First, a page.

Since the invention of sound recording back in 1877, the music industry has been tightly bound to technology. From the first discs to streaming services like Spotify and Apple Music, from the advent of record altering to the rise of modern electronic sound, technological advancements have shaped how music is made, performed, preserved, distributed, and consumed.
This year, non-fungible tokens (NFTs) took the world of music by storm. The new technology grabbed the attention of dozens of singers and musicians, including young multi-hyphenate artists such as Grimes, and legendary bands such as the Rolling Stones. By selling tokenized versions of their tracks, digital art, or bundles of virtual and real-world merchandise, some of these performers have added millions to their revenues.
NFTs and fan tokens have the power to reform the entire music industry. We are witnessing a profound, lasting change in how artists produce music and engage with their fans.
One of the key features of non-fungible tokens is their uniqueness. There cannot be two identical NFTs. Another feature that makes them appealing to the modern artist is versatility: Via smart contracts, NFTs can be programmed for certain automated actions, excluding the go-between in many scenarios.
Much has been said about the unfair distribution of revenues in the music space. The usual split is 50/50—with 50% going to the performer and the rest shared among agents, lawyers, and distributors. In the case of streaming, the deal gets worse for the artist.
With NFTs, we can let the early figures speak for themselves. “Even if I upload the full version of the contained song to DSPs worldwide (which I can still do), I would never get even close to $10k, after fees by DSPs, label, marketing, etc.,” Linkin Park’s Mike Shinoda, who raised about $11,000 for his first NFT, recently tweeted.
There’s hardly a limit to what can be tokenized. Music tracks, artwork, pieces of text, apps, files, and even real-life objects—such as concert tickets or unique merchandise—can all be accompanied by their own NFTs, enabling artists and content creators to deliver new experiences to their audiences.
An early example was the release of When You See Yourself by Kings of Leon. The album was released as an NFT in March, together with an animated cover and a limited-edition vinyl. Those who bought the bundle for $50 automatically took part in a lottery to win VIP concert seats and other perks.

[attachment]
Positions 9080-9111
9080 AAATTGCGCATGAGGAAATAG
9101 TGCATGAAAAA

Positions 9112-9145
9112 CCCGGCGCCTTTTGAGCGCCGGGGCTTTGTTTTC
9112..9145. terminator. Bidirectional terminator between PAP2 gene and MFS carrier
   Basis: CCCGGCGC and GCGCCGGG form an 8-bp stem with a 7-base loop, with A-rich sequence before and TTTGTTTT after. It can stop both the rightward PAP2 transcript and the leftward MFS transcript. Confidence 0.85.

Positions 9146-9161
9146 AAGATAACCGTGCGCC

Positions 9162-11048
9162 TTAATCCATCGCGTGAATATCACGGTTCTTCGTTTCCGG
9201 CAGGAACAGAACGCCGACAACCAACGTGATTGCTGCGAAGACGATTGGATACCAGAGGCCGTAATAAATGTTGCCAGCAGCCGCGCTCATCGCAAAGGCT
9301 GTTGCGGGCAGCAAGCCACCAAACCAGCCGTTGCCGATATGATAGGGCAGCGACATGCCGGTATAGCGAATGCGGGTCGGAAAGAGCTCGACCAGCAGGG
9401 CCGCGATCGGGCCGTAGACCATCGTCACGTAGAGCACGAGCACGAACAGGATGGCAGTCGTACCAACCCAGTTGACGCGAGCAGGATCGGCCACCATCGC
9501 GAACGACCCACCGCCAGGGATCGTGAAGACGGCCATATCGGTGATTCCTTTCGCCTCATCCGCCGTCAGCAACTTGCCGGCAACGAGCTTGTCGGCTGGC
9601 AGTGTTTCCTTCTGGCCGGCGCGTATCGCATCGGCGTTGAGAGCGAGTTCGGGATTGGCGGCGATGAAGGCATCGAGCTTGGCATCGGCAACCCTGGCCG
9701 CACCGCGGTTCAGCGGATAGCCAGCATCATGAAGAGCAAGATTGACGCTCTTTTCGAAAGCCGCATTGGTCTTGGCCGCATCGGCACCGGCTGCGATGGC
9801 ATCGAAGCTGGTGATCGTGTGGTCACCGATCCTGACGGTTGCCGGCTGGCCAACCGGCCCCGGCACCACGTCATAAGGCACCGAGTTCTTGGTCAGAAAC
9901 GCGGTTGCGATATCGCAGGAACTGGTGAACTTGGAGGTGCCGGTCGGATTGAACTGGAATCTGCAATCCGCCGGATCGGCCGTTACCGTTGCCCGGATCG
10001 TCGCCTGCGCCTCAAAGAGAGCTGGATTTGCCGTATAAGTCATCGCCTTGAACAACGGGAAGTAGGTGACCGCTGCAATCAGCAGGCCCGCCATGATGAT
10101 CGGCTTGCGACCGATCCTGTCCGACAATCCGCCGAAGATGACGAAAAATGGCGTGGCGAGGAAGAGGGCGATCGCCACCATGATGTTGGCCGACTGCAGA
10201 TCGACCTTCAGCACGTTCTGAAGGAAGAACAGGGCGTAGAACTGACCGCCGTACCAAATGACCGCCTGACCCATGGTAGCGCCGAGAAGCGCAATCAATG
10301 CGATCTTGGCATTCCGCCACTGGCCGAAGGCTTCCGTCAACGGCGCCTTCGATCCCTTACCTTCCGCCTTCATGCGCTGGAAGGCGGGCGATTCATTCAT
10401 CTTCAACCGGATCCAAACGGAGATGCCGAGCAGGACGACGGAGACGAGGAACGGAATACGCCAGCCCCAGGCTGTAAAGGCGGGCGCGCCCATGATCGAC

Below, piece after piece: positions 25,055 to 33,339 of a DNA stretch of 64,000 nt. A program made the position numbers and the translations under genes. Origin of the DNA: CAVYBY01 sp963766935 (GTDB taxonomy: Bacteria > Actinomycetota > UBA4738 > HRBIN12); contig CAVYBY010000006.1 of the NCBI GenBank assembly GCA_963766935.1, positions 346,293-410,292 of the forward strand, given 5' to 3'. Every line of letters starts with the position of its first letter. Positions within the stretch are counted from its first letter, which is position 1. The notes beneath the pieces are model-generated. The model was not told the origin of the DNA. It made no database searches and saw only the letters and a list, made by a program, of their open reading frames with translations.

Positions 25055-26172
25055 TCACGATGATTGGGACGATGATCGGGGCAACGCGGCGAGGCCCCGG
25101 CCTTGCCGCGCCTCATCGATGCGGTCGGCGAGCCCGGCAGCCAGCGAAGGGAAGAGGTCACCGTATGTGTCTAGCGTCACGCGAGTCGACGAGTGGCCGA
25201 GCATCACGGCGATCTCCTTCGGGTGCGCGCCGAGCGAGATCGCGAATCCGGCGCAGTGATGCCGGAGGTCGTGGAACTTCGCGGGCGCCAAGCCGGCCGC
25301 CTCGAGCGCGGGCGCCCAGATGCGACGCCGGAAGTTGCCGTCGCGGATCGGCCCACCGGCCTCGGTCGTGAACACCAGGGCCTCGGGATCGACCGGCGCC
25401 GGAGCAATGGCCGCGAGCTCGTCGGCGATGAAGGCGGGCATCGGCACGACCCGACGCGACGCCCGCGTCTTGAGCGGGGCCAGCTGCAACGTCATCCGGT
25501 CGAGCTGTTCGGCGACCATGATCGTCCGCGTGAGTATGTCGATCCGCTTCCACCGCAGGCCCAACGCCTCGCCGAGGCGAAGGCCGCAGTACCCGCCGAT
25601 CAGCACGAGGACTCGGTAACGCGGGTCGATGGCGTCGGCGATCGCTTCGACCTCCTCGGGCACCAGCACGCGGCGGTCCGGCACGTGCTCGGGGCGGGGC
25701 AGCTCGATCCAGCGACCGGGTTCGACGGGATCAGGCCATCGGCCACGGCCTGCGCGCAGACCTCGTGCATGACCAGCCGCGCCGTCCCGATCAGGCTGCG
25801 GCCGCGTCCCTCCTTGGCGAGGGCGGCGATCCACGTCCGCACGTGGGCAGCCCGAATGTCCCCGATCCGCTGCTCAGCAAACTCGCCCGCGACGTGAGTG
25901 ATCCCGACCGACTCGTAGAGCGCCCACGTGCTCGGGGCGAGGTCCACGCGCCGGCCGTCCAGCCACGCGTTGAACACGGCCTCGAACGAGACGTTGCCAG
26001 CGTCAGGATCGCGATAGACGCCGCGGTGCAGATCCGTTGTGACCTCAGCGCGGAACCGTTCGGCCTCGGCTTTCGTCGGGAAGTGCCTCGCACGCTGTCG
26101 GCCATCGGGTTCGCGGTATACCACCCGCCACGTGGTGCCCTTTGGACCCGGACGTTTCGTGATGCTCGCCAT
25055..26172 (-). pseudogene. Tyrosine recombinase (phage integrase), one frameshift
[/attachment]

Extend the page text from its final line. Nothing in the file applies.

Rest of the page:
Emery Kelly, a Hollywood actor and up-and-coming artist, will release his album Some of My Emotions in November along with an NFT collection of digital objects associated with joy, fear, sadness, and other feelings.
Then there’s a trend towards the democratization of the entertainment industry. One of the most vivid manifestations of it is emerging fan-fueled equity crowdfunding. Basically, it’s music investment brought to the masses. Imagine investing in a Kickstarter campaign for your favorite artist but, instead of merchandise or concert tickets, getting a percentage of the revenues in return. Same as with NFTs, it works like a charm for big artists with a multimillion fan base, allowing them to raise funding for songs and albums with just one social media post.
Danny Saucedo, one of Sweden’s most popular artists, has released multiple singles on his own together with his fans in the past two years since he left Sony Music to go independent. All it took was a few posts on Danny’s social media, and, within 48 hours, he raised the same amount he would get from a major label as an advance.
For rising stars and emerging artists, I believe decentralized fan funding platforms provide the best solutions. By providing marketing and tech support for all sizes of artists, they help them mint their first NFTs and create stable demand for their product. Fans, in their turn, get a chance to become cocreators, while supporting their favorite artists in an easy and fun way, thanks to gamification.
There’s high demand for new revenue models and the overall democratization of the industry. Coupled with NFTs and decentralization through blockchain technology, the fan funding model can power a radical change in how music is created, funded, and promoted. This has the potential to help artists gain true independence and bring the age of major labels to a close.
Would you invest in your favorite artist’s songs, knowing that they will get fairly paid and that you’ll get a share, too? Would you like to have a say in what kind of music gets released, so there are more tracks you love out there? The answer is, most likely, “yes.”
Mattias Tengblad is the CEO of Corite, a blockchain-based equity crowdfunding platform connecting musicians and their fans.
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